Sheehan said in order to manage growing wildlife herds and to help maintain sustainable numbers on the island, several deer and bighorn sheep are relocated from the park to other areas around the state each year. Fifty bighorn sheep were recently moved from Antelope Island to other areas, and during the past two years, 200 mule deer were also relocated, Sheehan said.

British Columbia hunter, Troy Lorenz, made the winning bid Friday night to set the new world record for the highest paid mule deer permit. Photo credit: Faith Heaton Jolley/KSL
British Columbia hunter, Troy Lorenz, made the winning bid Friday night to set the new world record for the highest paid mule deer permit. Photo credit: Faith Heaton Jolley/KSL

"This pays to help move (the wildlife) too and helps conservation in other parts of the state," Sheehan said. "It is extremely expensive to move wildlife safely and humanely. (These auctioned permits) allow us to move them around the state and helps make Utah the best of all big game species in all the Western U.S. … We have the greatest conservation fundraising machine in the West. This gives over $3 million to do conservation that's not available to other states."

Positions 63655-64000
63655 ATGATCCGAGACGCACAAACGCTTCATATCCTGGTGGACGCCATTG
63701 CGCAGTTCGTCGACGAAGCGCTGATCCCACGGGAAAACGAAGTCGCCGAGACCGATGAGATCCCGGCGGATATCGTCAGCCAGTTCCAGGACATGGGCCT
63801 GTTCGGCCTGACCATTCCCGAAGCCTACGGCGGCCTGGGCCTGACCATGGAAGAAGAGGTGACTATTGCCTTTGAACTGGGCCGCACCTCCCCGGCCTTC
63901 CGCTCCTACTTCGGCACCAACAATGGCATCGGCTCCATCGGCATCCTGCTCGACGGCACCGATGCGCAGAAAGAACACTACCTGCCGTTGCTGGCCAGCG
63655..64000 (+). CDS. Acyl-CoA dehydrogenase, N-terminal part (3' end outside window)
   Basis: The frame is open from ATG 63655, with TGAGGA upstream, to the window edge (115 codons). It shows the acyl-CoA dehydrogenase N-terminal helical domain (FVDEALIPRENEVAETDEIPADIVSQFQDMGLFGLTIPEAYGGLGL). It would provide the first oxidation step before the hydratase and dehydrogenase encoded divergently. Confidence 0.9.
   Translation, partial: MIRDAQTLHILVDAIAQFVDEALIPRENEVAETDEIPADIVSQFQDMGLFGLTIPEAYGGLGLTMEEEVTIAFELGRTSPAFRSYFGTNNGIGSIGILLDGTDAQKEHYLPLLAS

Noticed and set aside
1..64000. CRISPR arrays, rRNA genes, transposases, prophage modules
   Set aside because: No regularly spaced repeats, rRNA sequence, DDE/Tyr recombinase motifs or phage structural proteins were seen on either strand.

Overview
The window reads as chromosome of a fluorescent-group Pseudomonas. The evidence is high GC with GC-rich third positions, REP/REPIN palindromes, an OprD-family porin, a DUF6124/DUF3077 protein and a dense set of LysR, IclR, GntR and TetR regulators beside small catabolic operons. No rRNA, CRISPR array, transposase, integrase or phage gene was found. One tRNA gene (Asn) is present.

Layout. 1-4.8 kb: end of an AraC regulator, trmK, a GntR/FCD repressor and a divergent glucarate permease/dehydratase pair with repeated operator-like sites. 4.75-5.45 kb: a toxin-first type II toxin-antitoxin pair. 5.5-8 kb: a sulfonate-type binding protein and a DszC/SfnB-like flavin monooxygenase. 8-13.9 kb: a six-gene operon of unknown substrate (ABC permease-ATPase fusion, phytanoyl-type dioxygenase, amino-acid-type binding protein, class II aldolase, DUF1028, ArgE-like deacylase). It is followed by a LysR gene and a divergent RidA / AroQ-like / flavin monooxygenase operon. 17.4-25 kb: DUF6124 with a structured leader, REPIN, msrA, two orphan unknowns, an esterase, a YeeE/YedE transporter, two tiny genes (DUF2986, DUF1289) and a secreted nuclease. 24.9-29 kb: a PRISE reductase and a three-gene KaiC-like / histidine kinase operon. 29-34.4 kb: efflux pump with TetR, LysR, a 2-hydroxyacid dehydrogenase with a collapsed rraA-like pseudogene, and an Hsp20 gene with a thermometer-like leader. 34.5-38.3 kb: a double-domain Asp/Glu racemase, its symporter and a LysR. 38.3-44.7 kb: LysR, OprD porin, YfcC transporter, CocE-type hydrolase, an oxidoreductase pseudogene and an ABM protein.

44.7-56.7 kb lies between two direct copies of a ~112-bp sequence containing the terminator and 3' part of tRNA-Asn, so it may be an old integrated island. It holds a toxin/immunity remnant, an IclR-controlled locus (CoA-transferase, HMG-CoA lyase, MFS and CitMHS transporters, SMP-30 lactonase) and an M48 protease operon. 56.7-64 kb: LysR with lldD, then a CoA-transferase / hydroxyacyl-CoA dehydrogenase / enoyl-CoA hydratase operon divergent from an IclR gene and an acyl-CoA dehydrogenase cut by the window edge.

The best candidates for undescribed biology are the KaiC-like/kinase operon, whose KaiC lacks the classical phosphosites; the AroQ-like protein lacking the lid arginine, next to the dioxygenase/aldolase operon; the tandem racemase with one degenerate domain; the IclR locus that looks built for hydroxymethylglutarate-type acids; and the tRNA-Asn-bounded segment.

Sheehan said another benefit to moving some of the mule deer and bighorn sheep from the island and transplanting them to other areas around Utah is that the good genetics pool is spread around and other hunters have the chance to harvest a giant buck deer.

"People say 'all the good tags go to the rich guys,' " he said. "We move them in winter and the does are pregnant and you move does of world class deer to make them available to the public."

And while the high-selling auctioned permits typically draw the most attention, Sheehan said they actually make up a very small percentage of the total permits available to hunters in the state. In 2015, 152,826 big game permits were sold in Utah, 211 of which were auctioned, he said.

British Columbia hunter, Troy Lorenz, made the winning bid Friday night to set the new world record for the highest paid mule deer permit. Lorenz had also won the bid for the Antelope Island mule deer permit in 2015 and harvested a 231 inch buck deer.

"It's a good organization and the money goes for a good cause," Lorenz said. "And it's a fun hunt."

The mule deer and bighorn sheep hunts on the island will be held in November. The draw for the Antelope Island public tags will be held in May.

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Faith Heaton Jolley